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Author Topic: The 540 - Hit or Miss  (Read 5815 times)
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asburyparkjohn
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« on: August 17, 2009, 07:24 AM »

I am breaking through the 540 - sometimes I get it -  sometimes I don't. On the left edge flying down  at 45 degrees - How do you do your right hand hand imput? Does it change in different winds? I am low - my left arm extended - a one foot input (pull) more outward than towards me with the right hand - easier of course with a SUL or UL. It seems after the input the hand must come back to neutral (home) QUICKLY with a one or two step forward walk. What are your key thoughts say when doing the 540 with a standard kite say in 8-10 mph winds with your right hand and foot movement? Just curious. 
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In my kite inventory of Dual Line Kites: Benson - Inner Space, Signature Kite of Top Pilots on an Old Style Gemini ; L'Atelier xt.z. ; Fearless-Tatto (SSUL), Fearless - SUL, Light & Light-Vent , Transformer TL's: (SUL & Light), Transformer 2 SUL & UL.
randyg
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« Reply #1 on: August 17, 2009, 07:58 AM »

Run!

The 540 entry needs to be vertical or nearly so. There are some videos out there with pilots hand movements that might be of some help. An outward pull does nothing but look goofy. Pull straight back by your side.
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obijuankenobe
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« Reply #2 on: August 17, 2009, 09:19 AM »

One thing that I think is not mentioned enough is that in higher winds, not only do you need to move fast, but at the right time. 

If you want to do a 540 in stiff winds, you don't want to start the run until you are throwing the lead hand for the flare, for example.  Before that, and you are only making things harder for yourself.  In other words, the timing of the slack is exactly the same in higher winds, but the speed and movement necessary to create it increases.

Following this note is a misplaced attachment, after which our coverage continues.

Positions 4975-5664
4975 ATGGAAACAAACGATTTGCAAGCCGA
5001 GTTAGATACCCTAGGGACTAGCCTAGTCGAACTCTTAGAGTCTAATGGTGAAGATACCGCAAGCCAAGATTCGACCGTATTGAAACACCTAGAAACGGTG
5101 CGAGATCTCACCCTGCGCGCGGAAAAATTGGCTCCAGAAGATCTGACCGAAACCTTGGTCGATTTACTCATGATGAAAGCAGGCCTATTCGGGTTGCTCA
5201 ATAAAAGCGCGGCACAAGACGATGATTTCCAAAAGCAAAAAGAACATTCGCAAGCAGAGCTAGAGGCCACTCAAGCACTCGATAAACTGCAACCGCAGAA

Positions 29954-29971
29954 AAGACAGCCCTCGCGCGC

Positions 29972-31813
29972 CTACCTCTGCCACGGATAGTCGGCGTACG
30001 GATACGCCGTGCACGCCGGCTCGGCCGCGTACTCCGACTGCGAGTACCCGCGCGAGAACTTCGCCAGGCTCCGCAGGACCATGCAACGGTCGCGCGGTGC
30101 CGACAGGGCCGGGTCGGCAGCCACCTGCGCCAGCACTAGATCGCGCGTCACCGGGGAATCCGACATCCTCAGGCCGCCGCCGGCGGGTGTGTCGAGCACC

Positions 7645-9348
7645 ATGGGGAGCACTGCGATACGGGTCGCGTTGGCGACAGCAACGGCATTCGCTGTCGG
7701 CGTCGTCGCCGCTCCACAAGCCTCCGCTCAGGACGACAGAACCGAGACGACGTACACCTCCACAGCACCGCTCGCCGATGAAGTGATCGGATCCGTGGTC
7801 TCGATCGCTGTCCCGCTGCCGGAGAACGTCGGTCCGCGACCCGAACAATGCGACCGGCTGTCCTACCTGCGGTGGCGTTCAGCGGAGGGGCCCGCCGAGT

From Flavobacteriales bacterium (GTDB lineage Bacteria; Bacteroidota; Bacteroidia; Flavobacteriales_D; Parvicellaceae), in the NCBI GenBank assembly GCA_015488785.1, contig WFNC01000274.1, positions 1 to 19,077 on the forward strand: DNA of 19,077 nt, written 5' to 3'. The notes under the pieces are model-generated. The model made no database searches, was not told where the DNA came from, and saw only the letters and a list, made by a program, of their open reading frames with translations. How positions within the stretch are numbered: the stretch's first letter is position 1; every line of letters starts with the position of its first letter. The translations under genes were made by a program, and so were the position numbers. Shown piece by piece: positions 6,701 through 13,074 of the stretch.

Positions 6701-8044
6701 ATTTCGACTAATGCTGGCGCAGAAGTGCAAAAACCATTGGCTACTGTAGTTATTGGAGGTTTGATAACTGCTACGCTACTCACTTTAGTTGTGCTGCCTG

obi
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asburyparkjohn
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« Reply #3 on: August 17, 2009, 10:27 AM »

Thanks Randy - I of course have studied your Video along with Mama (i.e.,540 Studies). Interesting you would say vertical is EASIER? Vertical in the corner of the window with the wind being the easiest? Yes? I will try the pull straight back input. It seems its a bit difficult to judge on how much slack should be given at times ... probably because I have just started to break the trick down. I either get that 180 spin with a nose pop-up or a wing wrap after 360*. Randy - does the nose position help in this trick - after the flare is there a SIGN on when to hit the input to start the rotation? Does the nose up help here in your opinion?
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tpatter
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« Reply #4 on: August 17, 2009, 12:19 PM »

One thing I do in higher winds is to build up a little additional sail pressure (pull both lines evenly) right before the flare, move forward.   I think it helps to give you a little more time/slack and the kite flattens out more dramatically - anyhow, thats how I was taught to do them.
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« Reply #5 on: August 17, 2009, 12:47 PM »

I'm in the same boat myself.........the pull starts before the lead hand, in this case the left, finishes the flare.  I can get it everytime I remember to turn my body sideways to the kite...if I don't......it fails.....everytime Cry

Jim
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Gamelord
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« Reply #6 on: August 17, 2009, 01:06 PM »

A very flat 540 is very beautiful, if you don't get the kite flat enough then the 540 doesn't work very well.  If you let the nose of the kite go up to far then you will tip wrap and/or the 540 will end up on the ground in a mess.  Monitoring how much line tension you have on your lines before you execute the 540 will help you dial in the trick.